Interview with Oh Seung Ieek, Jeju UNESCO World Heritage Office, Jeju, South Korea
We’re a little spoiled for choice when it comes to UNESCO Natural World Heritage sites on the island. There is Hallasan National Park, a behemoth of a place that has South Korea’s tallest mountain at 1950 meters high. Sunrise Peak, the strikingly formed tuff cone, sits on the eastern coastal tip at Seongsan. Finally, the kilometre long, subterranean, Manjanggul cave stretches out beneath us that is part of a mysterious – not open to the public – larger tube system. Distinct, unique and downright breathtaking, the sites were inscribed on to the UNESCO Natural World Heritage list in June 2007.
Talking to the man in charge
In charge of managing these sites is general manager Oh SeungIeek and, as he sweeps into the UNESCO bureau office in Sin Jeju, he cuts the air of a man who knows business. Speaking in low tones he begins to expertly field the questions we pose.
With the transitional phase from Jeju UNESCO task force to officially recognised organization completed in March, the offices main duties now involve managing the sites in terms of “protection and political issues” as well as promoting and involving more people. And more people have been arriving with a 5-6% increase in visitors since June 2007 and a 15% increase of traffic to the UNESCO endowed sites.
With an increase in visitor numbers, isn’t there a concern about degradation of the sites? Yes there is, “but [all three were] already open to the public so there is no difficulty in keeping pace with increased tourist numbers,” Oh says. Hallasan, however, has been earmarked for special attention: “In the case of Hallasan – we wonder if this number is relevant for protecting the natural reserve site. We are making an enquiry as to what number is the relevant number… [with] experts working for the universities.”
Too fragile for visitors?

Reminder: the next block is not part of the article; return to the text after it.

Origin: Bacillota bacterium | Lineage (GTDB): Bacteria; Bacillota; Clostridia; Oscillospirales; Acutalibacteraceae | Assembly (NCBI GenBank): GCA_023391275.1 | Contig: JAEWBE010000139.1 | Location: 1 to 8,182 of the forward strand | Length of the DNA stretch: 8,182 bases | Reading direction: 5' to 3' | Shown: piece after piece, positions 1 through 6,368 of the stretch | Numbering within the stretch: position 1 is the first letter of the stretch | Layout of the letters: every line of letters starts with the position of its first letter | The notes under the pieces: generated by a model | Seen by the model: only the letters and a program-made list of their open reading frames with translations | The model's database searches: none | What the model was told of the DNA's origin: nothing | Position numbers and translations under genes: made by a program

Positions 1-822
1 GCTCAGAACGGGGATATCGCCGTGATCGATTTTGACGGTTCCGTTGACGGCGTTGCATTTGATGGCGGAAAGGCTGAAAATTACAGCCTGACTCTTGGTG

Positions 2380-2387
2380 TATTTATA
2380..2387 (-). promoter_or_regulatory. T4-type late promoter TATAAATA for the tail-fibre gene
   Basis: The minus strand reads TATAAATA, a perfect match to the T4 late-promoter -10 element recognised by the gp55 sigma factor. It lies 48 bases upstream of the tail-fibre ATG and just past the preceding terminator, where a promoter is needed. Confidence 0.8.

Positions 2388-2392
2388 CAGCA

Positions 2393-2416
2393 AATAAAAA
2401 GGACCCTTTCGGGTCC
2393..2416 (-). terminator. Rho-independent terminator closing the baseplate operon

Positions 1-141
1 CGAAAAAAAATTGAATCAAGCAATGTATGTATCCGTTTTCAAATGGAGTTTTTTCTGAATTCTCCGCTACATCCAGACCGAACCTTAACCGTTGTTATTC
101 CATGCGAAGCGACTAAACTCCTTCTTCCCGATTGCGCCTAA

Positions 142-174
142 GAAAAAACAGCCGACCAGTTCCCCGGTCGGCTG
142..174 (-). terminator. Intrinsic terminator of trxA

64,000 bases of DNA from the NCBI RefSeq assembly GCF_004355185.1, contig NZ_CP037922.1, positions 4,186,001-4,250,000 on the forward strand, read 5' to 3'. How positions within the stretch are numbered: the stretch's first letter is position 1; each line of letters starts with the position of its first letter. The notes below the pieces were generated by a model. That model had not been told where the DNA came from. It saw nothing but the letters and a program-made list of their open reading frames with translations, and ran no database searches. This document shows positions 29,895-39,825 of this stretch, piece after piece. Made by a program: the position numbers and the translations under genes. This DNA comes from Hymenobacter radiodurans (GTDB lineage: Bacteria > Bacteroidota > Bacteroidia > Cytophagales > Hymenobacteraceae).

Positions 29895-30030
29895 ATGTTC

Some portions of the natural world heritage sites are so fragile that they’re no open to the public – yet. The Geomun Oreum lava tube system is something that we won’t be seeing for some time. But, according to Oh, scientists are doing the research and when “the results of this research [are] published then they will decide whether to open them to the public…. because it’s really difficult to preserve the caves,” he says. “If there are a lot of tourists there is probably going to be some damage. How many could access, how long should the tourist route be… it’s [too] early to say ‘yes’ we’re opening it.” However, if the tantalizing photograph in the tourist map is anything to go by, then traversing the cave system’s underground lake by boat could be quite the experience.
Getting lost on the list
Even though Jeju has just been inscribed onto the UNESCO list, many have come and gone before. Is there a danger of it getting lost in among the 851 items? “Not really,” Oh explains. 660 are cultural, 166 are natural and 25 are mixed properties. Jeju falls under the 166 natural sites. Furthermore, they’re on the promotion offensive with a number of projects in the pipelines. Including one to foster ties with natural sites that were registered across the world in previous years. This summer closer ties with Hawaii (a sister province since 1986) are forming in a “sister-park” initiative.
Jeju is finding its feet with its newfound status and the hard work is certainly not over now that it’s made the list. For more information on the sites, including the other lava tubes in the Geomun Oreum lava tube system, visit: http://jejuwnh.jeju.go.kr/english.php.
– With thanks to KimNamjin, deputy director of the Jeju World Heritage Management Bureau.
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